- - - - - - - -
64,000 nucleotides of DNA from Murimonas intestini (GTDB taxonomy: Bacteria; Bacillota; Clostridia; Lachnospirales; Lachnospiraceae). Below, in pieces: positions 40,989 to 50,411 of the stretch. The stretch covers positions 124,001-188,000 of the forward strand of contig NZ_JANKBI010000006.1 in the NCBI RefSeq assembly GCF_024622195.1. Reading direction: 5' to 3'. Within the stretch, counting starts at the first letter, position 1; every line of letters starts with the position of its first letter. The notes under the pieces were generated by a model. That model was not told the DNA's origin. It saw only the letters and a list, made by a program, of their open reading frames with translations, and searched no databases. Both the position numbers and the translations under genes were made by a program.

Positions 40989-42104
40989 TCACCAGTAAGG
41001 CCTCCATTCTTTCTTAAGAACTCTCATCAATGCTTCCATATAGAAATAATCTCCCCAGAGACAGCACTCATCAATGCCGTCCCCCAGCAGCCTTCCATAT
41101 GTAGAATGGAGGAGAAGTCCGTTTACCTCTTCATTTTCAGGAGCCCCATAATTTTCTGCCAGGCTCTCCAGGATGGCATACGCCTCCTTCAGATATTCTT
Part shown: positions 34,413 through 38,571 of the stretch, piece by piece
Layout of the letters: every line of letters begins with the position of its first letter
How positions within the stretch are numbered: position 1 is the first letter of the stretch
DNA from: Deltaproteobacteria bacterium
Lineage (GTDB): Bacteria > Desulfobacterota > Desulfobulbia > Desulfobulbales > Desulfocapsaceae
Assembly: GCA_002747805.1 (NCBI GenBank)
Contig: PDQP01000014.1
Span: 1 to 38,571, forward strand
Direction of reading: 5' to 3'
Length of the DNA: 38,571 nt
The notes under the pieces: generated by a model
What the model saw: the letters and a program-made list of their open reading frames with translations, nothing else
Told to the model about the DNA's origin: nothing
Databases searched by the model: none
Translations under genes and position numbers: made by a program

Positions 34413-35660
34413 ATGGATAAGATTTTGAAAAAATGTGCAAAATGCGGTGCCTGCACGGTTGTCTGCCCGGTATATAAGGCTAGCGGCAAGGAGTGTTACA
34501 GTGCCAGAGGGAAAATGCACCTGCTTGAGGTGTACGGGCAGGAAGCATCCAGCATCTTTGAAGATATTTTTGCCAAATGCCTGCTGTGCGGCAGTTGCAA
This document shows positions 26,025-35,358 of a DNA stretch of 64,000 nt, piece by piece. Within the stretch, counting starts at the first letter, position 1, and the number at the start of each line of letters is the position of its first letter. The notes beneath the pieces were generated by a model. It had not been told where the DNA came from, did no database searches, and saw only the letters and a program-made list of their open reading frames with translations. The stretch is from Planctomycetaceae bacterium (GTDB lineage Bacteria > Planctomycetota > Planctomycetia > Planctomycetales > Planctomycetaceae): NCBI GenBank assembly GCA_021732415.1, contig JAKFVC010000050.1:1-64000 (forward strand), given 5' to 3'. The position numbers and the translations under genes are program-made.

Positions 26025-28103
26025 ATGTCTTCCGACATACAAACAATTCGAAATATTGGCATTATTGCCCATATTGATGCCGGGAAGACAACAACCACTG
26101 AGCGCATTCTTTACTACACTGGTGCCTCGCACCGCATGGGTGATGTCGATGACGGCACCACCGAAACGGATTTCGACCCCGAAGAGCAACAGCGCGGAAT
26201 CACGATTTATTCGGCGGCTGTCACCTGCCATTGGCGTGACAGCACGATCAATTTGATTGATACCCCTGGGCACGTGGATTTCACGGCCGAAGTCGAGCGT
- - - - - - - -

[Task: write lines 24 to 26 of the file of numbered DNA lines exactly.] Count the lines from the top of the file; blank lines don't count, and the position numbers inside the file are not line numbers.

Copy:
This document shows positions 26,025-35,358 of a DNA stretch of 64,000 nt, piece by piece. Within the stretch, counting starts at the first letter, position 1, and the number at the start of each line of letters is the position of its first letter. The notes beneath the pieces were generated by a model. It had not been told where the DNA came from, did no database searches, and saw only the letters and a program-made list of their open reading frames with translations. The stretch is from Planctomycetaceae bacterium (GTDB lineage Bacteria > Planctomycetota > Planctomycetia > Planctomycetales > Planctomycetaceae): NCBI GenBank assembly GCA_021732415.1, contig JAKFVC010000050.1:1-64000 (forward strand), given 5' to 3'. The position numbers and the translations under genes are program-made.

Positions 26025-28103
26025 ATGTCTTCCGACATACAAACAATTCGAAATATTGGCATTATTGCCCATATTGATGCCGGGAAGACAACAACCACTG